Choosing a First Course

Choosing a First Course in Astronomy

All of our introductory courses are open to any student who has passed the Basic Skills component of the QR requirement. Neither high school physics nor calculus is required.

We offer two flavors of survey course: 100 and 107. ASTR 107 includes a laboratory and is the place to start if you wish to major in astronomy or astrophysics; it is the more mathematically-intensive course, and involves more physics.  ASTR 100 is mostly taken by junior and senior nonmajors. 

ASTR 100 Life in the Universe

This course investigates the origin of life on the Earth and the prospects for finding life elsewhere in the cosmos, and begins with an overview of Earth's place in the solar system and the universe. The course examines the early history of the Earth and the development of life, changes in the sun that affect the Earth, characteristics of the other objects in our solar system and their potential for supporting life, the detection of planets around stars other than the sun, and the search for extraterrestrial life. Our exploration of our place in the Universe will include some nighttime observing at our on-campus observatory. This course is a good starting place for nonmajors or those without strong high school preparation in physical sciences. Satisfies NPS requirement.

Astronomy 108 DarkroomASTR 107 Exploring the Cosmos: Introductory Astronomy w/Lab

This course provides an overview of the Universe through the lens of the physical principles that help us to probe it from right here on our puny planetary perch. Topics include stars and their planetary companions, the lives and deaths of stars, black holes, galaxies, and the origin and fate of the Universe. Regularly-scheduled weekly daytime laboratories cover both naked-eye astronomy (e.g., the motions of the Sun and stars) and techniques of modern astronomy (e.g., digital imagery). Additional required nighttime sessions (scheduled according to the weather) guide students through their own observations of the sky with both naked eyes and the historic and modern telescopes of Whitin Observatory. This course serves as a gateway to more advanced courses in our astronomy curriculum, and is a good starting place for those interested in refining their ability to solve physics-based problems using mathematical reasoning. Open only to first year and sophomore students. Satisfies NPS, MM, and Lab requirements.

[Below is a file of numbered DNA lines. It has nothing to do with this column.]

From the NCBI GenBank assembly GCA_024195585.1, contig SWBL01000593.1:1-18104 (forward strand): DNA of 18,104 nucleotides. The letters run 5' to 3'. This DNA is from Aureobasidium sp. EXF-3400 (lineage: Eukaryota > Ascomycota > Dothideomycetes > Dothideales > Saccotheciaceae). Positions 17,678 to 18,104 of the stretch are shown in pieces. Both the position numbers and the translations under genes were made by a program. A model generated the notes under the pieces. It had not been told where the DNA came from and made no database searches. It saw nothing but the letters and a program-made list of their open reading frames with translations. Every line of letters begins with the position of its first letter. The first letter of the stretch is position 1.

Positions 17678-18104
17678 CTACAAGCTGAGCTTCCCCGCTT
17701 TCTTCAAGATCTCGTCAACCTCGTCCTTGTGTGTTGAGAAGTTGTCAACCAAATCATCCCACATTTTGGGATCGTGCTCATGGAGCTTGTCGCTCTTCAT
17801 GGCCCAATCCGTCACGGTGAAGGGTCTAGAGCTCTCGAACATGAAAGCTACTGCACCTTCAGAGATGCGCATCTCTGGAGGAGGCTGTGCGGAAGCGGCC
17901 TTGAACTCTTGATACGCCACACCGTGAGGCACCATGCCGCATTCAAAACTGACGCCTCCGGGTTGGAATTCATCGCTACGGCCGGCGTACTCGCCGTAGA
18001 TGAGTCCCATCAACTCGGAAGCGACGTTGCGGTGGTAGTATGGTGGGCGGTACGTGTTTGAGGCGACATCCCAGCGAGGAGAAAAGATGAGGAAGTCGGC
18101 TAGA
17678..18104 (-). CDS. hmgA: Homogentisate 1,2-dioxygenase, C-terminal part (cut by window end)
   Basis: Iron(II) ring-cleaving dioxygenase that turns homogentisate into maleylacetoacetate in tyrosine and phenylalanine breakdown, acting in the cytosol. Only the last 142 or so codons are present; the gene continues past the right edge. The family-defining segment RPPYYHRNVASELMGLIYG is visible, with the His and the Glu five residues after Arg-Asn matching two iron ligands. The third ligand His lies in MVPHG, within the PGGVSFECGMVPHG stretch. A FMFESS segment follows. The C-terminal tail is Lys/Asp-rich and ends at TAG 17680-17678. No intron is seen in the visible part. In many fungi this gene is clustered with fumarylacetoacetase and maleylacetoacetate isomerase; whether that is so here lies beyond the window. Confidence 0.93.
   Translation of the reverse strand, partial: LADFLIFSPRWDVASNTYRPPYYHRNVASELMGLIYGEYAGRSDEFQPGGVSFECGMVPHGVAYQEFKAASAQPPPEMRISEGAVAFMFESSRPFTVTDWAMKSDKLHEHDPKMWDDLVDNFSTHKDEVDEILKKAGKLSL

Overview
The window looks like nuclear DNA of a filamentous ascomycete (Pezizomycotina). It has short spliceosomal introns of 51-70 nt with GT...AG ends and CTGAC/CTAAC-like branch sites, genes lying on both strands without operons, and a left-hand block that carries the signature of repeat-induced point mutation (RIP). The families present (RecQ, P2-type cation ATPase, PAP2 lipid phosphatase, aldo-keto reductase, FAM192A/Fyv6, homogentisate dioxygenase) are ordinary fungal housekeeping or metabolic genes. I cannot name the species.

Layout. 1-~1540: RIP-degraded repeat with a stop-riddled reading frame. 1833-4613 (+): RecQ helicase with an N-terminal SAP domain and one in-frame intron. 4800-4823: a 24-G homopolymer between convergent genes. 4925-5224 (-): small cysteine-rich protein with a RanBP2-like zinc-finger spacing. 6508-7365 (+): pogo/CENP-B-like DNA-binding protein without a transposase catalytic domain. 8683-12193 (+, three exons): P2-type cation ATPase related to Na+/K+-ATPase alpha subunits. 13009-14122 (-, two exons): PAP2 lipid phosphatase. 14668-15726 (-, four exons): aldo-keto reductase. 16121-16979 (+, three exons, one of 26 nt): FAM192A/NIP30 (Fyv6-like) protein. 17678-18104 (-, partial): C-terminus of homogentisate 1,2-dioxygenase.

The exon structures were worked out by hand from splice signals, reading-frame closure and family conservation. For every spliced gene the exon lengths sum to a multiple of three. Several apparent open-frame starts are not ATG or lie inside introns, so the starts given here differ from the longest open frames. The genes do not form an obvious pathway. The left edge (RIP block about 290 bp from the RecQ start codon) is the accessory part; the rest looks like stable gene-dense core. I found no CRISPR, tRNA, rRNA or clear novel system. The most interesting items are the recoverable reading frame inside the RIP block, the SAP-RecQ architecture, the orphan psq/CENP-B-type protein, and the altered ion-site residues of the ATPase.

ARTH/ASTR 112 (FYS) The Art of Science since the Scientific Revolution

How have the visual arts advanced the sciences? And how, in turn, have artistic representations been informed by scientific knowledge? This seminar examines the intersection of art and science as it relates to astronomy, cartography, botany, and anatomy, among several other fields, from the scientific revolution to the present day.  Additionally, we will consider how scientific observations have been visually classified and described through images and data visualization. Along with readings and class discussion, we will make extensive use of rare illustrated manuscripts in the Special Collections department, take several field trips to art and science collections in the Boston area, and perform our own experiments (and looking through telescopes!) to investigate the technologies that have historically facilitated the close correspondence between the visual arts and scientific discovery. (This is a First-Year Seminar (FYS) offered in Fall 2019 only.) Satisfies NPS requirement.